Rectification Orders Part 2: A game-changer or more of the same?
By Peter Micevski, Lovegrove & Cotton – Construction and Planning Lawyers
Following on from Rectification Orders: A game-changer or much the same? Part 1, July 2014 amendments to the Building Act 1993 gave the Victorian Building Authority (“VBA”) the power to issue a rectification order to one or more than one person who is a party to a domestic building work dispute.
The rectification order issued by the VBA may require the person to whom it is issued, ordinarily the builder, to take action to:
- any defective domestic building work; or
- any damage caused in the carrying out of the domestic building work or by the defective domestic building work; or
- complete the domestic building work under the domestic building contract; and/or
- refrain from doing anything that would prevent or restrict:
- another party to the domestic building work dispute from satisfying a term or condition of the domestic building contract; or
- another person carrying out domestic building work to meet the requirements of a warranty set out in section 8 of the Domestic Building Contracts Act 1995.
If the rectification order is not appealed by the builder within the specified period required under the Act, the rectification order will take effect immediately and the builder will have a specified period to comply with the rectification order. The period specified in the rectification order will be a period that the VBA considers a reasonable time for the rectification or completion work to be carried out.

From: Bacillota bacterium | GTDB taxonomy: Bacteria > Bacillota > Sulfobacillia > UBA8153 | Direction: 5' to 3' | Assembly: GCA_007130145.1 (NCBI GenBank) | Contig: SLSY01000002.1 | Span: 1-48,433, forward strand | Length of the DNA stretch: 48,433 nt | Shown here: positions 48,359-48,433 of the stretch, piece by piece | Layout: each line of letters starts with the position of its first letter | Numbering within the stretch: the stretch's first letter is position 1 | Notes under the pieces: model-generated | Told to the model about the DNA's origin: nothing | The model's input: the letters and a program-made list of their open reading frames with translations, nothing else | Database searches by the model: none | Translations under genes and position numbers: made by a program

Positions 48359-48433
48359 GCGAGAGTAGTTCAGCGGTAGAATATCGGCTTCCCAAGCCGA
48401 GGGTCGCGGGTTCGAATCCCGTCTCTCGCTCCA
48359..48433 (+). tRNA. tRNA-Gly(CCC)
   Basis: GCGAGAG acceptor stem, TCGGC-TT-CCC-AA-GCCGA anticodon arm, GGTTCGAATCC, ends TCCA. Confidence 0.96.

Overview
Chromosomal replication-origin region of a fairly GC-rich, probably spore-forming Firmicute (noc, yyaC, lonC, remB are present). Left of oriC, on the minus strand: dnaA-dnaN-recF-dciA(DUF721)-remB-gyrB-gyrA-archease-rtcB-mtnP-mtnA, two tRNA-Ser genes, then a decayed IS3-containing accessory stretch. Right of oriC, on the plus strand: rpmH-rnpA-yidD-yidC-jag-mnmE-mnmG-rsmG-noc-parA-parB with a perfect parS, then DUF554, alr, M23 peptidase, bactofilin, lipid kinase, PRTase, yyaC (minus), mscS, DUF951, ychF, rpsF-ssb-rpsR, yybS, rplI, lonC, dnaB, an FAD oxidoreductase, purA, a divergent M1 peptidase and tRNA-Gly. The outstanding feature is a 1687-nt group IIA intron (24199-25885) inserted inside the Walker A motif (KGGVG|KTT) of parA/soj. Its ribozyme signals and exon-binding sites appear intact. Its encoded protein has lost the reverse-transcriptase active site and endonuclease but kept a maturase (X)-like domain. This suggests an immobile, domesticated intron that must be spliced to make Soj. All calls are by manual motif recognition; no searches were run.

When the builder has rectified or completed domestic building work in accordance with the rectification order, the builder must give written notice to the VBA and the other parties to the dispute of the carrying out of that work, within 2 business days after the work is carried out. The VBA may then appoint an inspector to examine the building work and prepare a report to confirm whether or not the builder has complied with the rectification order.
If a builder fails to rectify or complete the work required by the order, the VBA will appoint an inspector to prepare a written report stating that the rectification order has not been complied with. Upon receiving the report from the inspector, the VBA may then amend the rectification order to extend the period for compliance or issue a notice advising a breach of the rectification order.
As advised in the previous article on this subject, it will be possible for a builder (or indeed an owner) to appeal the making of rectification orders to VCAT.
Once a breach of rectification order notice has been issued by the VBA to the Builder and the other party in the domestic building dispute, the building owner may then end the domestic building contract for the work and make an application to VCAT for an order against the builder.
VCAT will then consider the breach of rectification order and may make any order it considers fair in the circumstances. Such an order may include an order for damages, or to refund money paid under the domestic building contract. Importantly though, the builder will be entitled to receive a reasonable price for work carried out under the domestic building contract.